Leverkusen revel in role of underdogs

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Until Bayer Leverkusen's DJ, in all innocence, put "You'll Never Walk Alone" on the public address, Manchester United supporters had clapped their German counterparts out of the BayArena on Tuesday night. The introduction of the Liverpool anthem put an angry end to that but the generous reaction of their initial response was not hard to understand.

The English love an underdog and, in European terms, Leverkusen are very much a dachshund. With a population of around 150,000 Leverkusen is arguably the smallest town ever to boast a European Cup finalist. Eindhoven, Nottingham, Bruges, St-Etienne, Malmo, even Rheims, are all bigger cities. At a time when the playing field is increasingly tilted in favour of bigger clubs, and the European Cup was specifically designed for that purpose, Leverkusen's emergence is remarkable and encouraging.

Not that their arrival on the European stage is all dewy-eyed romanticism. Though now a separate entity from the Bayer corporation, they receive a significant financial grant from the pharmaceutical giant. In that respect they are similar to PSV Eindhoven, still owned by Philips, or Parma, the footballing arm of the Parmalat dairy. Nor is Leverkusen a town in the way that Ipswich is. Part of the industrial Rhineland, it is not easy for the visitor to tell where Cologne ends and Leverkusen begins. Except on the football pitch, Cologne having been relegated to the Bundesliga's Second Division at the weekend.

While Leverkusen celebrated Cologne consoled themselves with history. They have won the German championship three times; unless Bayer win on Saturday, and Borussia Dortmund do not, Leverkusen will arrive in Glasgow for the 15 May final of the European Cup without ever being champions. It is an embarrassing incongruity for the marketing men of the Champions' League.

Sir Alex Ferguson said before the second leg that he hoped Bayer would win the Bundesliga as "it is good to see teams with small resources doing well". Perhaps, as Bayer later celebrated, his mind went back to his days at Aberdeen, whom he steered to an unexpected European Cup-Winners' Cup victory over Real Madrid.

Bayer's Ferguson is Klaus Toppmöller, an engaging man fond of quoting Sir Winston Churchill. Toppmöller has never won a major honour but, building on the work of Christophe Daum, he has formed an attractive un-German team. Committed to attack, rarely indulging in gamesmanship, with an emphasis on nimble flair rather than brute strength, Bayer may yet cause another surprise in Glasgow.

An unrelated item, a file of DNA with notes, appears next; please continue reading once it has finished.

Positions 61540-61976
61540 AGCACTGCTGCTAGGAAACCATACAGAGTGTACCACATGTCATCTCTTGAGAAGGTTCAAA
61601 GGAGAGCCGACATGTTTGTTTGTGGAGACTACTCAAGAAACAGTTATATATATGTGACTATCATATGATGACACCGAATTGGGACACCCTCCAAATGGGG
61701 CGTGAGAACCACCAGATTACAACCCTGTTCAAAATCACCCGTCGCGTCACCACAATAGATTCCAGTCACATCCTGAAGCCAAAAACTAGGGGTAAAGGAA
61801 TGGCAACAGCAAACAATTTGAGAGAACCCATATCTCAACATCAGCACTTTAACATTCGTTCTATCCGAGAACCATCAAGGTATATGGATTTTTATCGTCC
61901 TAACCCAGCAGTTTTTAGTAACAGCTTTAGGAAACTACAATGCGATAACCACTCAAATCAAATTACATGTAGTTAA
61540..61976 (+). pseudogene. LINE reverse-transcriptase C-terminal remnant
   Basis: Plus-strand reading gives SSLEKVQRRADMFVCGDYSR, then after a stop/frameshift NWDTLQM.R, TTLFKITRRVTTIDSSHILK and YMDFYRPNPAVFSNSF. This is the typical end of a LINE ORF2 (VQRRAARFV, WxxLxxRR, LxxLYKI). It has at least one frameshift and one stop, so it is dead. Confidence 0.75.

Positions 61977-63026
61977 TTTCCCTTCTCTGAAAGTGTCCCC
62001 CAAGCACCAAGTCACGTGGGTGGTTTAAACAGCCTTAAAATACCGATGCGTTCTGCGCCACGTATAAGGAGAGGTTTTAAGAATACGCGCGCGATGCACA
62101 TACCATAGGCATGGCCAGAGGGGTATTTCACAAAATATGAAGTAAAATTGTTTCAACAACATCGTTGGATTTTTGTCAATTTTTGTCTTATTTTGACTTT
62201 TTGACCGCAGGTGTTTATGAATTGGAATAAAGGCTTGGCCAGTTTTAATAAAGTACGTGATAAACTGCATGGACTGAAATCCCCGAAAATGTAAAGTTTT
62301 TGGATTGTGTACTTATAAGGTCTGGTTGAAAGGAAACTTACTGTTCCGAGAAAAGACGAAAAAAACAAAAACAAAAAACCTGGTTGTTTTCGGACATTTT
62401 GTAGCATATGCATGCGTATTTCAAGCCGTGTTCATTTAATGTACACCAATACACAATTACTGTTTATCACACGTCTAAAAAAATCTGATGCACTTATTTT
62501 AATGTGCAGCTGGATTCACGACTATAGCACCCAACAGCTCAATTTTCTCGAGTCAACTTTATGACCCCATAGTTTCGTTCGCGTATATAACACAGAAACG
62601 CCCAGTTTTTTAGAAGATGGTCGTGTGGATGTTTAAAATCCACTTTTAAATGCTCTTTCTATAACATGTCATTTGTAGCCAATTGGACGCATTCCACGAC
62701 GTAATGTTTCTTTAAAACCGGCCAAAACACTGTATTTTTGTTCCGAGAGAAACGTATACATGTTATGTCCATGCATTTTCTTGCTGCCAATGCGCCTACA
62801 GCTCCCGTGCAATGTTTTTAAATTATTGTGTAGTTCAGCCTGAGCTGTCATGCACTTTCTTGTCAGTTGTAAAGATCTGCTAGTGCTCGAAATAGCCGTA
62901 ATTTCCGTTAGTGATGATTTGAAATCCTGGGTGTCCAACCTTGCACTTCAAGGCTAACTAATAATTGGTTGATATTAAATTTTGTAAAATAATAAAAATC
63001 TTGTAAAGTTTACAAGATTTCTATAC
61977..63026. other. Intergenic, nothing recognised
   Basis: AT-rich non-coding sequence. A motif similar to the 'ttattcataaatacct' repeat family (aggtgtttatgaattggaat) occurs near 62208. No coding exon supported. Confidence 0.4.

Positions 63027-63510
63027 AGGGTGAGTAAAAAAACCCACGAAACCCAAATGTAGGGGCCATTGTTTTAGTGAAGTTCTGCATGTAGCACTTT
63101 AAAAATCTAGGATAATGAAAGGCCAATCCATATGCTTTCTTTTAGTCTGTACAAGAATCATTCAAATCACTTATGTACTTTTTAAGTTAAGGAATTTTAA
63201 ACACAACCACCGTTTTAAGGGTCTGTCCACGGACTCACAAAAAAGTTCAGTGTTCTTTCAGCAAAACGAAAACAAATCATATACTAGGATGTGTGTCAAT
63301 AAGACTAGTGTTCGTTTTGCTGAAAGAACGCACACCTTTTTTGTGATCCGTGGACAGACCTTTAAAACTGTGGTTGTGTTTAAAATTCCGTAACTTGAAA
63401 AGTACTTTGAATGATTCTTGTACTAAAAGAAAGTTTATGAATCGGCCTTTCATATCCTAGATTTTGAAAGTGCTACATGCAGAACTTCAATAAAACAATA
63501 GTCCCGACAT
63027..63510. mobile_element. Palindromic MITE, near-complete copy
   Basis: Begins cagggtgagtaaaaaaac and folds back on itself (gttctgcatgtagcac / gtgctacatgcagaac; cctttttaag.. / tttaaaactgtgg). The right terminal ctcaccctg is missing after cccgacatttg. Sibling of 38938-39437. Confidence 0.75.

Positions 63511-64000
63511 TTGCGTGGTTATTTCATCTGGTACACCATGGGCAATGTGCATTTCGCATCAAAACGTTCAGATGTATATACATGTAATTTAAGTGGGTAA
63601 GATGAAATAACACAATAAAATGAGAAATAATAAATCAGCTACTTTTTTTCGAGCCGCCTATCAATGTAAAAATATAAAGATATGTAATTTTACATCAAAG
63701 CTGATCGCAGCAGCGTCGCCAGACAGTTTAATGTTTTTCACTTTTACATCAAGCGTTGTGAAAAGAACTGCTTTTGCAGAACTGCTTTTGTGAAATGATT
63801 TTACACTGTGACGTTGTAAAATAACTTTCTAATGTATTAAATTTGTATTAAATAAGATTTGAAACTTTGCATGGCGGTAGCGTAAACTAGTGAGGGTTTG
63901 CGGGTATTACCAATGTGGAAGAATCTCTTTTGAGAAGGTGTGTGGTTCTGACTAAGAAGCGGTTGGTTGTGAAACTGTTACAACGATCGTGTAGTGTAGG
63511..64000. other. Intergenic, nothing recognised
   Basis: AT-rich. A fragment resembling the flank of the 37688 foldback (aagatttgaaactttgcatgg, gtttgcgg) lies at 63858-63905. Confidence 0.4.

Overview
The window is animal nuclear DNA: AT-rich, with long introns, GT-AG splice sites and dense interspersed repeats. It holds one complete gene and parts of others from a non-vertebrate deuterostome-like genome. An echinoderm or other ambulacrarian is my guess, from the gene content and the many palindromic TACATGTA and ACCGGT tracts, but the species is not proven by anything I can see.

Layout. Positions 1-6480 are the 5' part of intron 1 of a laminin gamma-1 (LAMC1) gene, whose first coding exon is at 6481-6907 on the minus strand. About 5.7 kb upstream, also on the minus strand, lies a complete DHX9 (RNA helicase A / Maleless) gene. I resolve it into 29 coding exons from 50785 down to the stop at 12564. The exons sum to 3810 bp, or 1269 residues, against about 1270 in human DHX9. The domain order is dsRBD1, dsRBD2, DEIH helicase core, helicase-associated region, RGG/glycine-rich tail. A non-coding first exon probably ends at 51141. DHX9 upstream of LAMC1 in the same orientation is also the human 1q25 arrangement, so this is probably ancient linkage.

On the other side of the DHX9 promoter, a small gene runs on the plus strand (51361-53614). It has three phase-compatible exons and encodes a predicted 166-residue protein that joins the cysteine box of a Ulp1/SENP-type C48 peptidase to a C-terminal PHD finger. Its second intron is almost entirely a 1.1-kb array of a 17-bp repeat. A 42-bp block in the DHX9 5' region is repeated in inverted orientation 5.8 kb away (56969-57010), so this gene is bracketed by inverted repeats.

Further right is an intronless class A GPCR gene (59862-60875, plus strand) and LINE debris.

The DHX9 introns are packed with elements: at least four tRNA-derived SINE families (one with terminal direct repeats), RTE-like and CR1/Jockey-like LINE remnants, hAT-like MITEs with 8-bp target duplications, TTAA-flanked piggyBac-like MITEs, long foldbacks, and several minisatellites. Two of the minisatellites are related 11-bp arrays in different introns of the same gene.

By then United's leading players will be at rest, gathering strength for the World Cup and pondering, like Ferguson, where it went wrong. Roy Keane, fronting up off the pitch as he did on it, admitted: "We blew it."

Keane, who overcame a hamstring injury to be United's most impressive player on the night, said: "These sort of chances don't come along very often and we blew it. The manager, the staff and the fans deserved better than this. It was probably not the standard we expect of ourselves over the two games."

After United went out in the quarter-finals last season Keane said the team needed major surgery. In spending £47m on Juan Sebastian Veron and Ruud van Nistelrooy, Ferguson seemed to have met that demand but he sold Jaap Stam, prompting defensive uncertainty, while the replacement, Laurent Blanc, adapted to the English game. Barring an unlikely collapse by Arsenal, this was not repaired in time to retain the Premiership.

Lingering instability, and injuries, also left them defensively vulnerable in Europe but while Van Nistelrooy was in form United overcame this. Now he seems drained by his first season combining the physical intensity of the Premiership with the mental demands of Europe. With Veron unable to find a role, and the squad lacking cover for David Beckham, United were found wanting in attack. One wondered, as the limping Lucio held United at bay, if the "fantasy" of Paolo Di Canio, whose purchase was stymied by the insistence that Dwight Yorke be sold first, would have made the difference. Ferguson may be wondering, too.